Wednesday, May 24, 2006

Don't blame the trees

Don't blame the trees
By S G Neginhal
Deccan Herald

If one were careful to observe Bangalore city’s trees and other vegetation in the months of March-April and again now in the month of May one would have seen the dust laden dirty trees in the summer and the lush green foliage that the trees are adorning now. The reason for this is very simple, though imperceptible.

The trees were carrying the city dust, running into several tones, on their foliage in the dusty months of March and April, which was washed down to the ground below the trees during the rains of May.

So one of the functions of the city’s trees is of collecting the flying dust and depositing it to the soil later in the rainy season.

There are several other useful functions of the urban trees like keeping down the city temperatures by 3-4 celsius, reducing solar radiation, glare, sound levels, absorbing the poisonous gases like carbon dioxide, sulphur dioxide and so on.

Bangalore metropolis is still very green compared to other major metropolities in our country, thanks to the rich heritage of trees that have been planted over the years. The diwans such as Mirza Ismail and the Municipal Corporation and the B.D.A. were contributors in tree planting works done earlier in the city which was later immensely augmented by the Forest Department from 1982 onwards.

Of late it has been a fashion to blame the trees for any mishaps occurring in the city whenever the monsoon commences in the season, for any civil defaults of the Municipalities and the Bescom.

Sensibly the trees are not blamed for any post-monsoon hazards occurring in our other metropolities like Kolkata, Mumbai, Delhi, Hyderabad and Chennai.

Recently BESCOM reported that the rains and high velocity winds damaged 260 electric poles and three transformers in the city, and the culprit in the majority of cases were the trees.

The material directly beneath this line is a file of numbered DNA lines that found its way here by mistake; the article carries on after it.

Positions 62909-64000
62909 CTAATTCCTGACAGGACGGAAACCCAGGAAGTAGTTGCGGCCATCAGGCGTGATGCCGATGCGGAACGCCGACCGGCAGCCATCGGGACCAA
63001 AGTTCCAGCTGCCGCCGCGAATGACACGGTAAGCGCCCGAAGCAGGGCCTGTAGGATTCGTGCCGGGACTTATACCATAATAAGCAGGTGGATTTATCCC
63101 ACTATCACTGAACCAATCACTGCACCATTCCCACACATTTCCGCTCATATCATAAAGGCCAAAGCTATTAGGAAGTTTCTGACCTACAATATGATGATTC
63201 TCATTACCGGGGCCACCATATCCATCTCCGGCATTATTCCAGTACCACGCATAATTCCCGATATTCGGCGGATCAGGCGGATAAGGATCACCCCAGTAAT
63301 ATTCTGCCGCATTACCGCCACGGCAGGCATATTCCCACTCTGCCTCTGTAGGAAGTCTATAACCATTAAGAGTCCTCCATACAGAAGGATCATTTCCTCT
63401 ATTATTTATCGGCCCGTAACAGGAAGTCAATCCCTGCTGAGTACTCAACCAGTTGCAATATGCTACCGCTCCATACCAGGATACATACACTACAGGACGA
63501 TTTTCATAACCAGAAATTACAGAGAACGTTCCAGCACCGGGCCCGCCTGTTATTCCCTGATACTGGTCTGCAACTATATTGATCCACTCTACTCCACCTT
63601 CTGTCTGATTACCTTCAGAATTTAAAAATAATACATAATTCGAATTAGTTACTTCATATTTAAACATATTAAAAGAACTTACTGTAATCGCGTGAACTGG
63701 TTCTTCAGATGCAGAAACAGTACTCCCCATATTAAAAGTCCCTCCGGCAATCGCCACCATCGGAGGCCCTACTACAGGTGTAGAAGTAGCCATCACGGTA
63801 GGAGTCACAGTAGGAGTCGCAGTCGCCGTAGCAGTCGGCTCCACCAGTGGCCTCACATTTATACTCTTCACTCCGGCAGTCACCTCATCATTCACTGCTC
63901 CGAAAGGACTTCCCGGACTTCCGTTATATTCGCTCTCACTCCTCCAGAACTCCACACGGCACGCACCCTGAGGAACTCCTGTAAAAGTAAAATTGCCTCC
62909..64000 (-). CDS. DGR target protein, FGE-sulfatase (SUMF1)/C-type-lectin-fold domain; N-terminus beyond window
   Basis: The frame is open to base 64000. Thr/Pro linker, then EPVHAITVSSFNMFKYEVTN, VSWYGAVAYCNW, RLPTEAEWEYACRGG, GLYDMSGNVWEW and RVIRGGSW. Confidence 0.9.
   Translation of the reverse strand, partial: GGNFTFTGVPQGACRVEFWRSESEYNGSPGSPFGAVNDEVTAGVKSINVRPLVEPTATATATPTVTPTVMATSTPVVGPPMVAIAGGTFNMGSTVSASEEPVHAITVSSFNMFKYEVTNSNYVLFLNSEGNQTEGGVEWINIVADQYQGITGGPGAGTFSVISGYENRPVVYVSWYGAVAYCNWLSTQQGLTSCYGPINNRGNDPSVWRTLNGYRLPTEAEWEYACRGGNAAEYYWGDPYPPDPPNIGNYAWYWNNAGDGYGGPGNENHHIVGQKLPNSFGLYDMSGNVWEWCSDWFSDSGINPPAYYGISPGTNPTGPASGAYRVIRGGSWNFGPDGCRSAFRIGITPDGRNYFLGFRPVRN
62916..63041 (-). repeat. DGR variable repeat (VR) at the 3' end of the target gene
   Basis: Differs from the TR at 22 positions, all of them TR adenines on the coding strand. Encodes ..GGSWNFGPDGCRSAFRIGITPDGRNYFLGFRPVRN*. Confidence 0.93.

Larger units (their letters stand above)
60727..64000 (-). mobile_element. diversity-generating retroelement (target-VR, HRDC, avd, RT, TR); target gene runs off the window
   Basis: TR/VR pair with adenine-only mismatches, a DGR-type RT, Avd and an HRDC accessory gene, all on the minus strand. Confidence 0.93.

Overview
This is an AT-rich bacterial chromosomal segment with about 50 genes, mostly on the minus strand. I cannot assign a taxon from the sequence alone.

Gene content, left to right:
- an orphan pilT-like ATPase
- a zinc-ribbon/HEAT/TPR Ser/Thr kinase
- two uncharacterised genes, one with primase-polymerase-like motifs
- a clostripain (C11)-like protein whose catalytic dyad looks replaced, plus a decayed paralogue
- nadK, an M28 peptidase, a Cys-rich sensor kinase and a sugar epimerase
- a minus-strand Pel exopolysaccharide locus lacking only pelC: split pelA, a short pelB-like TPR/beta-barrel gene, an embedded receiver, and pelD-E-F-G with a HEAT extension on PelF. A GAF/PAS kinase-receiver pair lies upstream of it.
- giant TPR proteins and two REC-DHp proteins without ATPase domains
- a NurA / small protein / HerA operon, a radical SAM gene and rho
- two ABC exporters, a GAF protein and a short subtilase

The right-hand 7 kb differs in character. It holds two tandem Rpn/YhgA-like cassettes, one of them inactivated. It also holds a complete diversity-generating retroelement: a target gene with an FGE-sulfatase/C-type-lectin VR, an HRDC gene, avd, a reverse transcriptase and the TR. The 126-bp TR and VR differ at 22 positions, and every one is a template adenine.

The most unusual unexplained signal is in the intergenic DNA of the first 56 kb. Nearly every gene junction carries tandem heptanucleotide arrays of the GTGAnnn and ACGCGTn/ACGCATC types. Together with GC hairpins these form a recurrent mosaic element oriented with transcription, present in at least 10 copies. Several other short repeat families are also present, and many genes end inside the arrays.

If a realistic outlook is taken of the so called tree-related mishaps taking place in the city, it is seen that the city administrations are at the root of these hazards taking place.

While repairing or re-doing the road-pavement works, the roots of the trees are loosened, trimmed or cut to lay the pavement – stones, concrete slabs and so on or the pavement is dug to redo the surfacing.

In doing this work the roots that serve to anchor the trees are either loosened or cut off, which weekens the holding capacity of the trees that fall off in the gusty winds for which the trees are blamed but not the road and pavement repairers and the BESCOM's men constantly chopping the trees.

The electric poles are also not properly fixed in the ground. Moreover the poles are put into naked earth by simply digging pits and not concreting them.

Of course, some older trees of over a half century age also fall down, which is quite natural. But to blame the trees alone for the mishaps is most unreasonable and unrealistic.

Instead we should try to save and keep as many trees as possible in the city to reduce pollution. We should remember trees are our saviours and not destructors.


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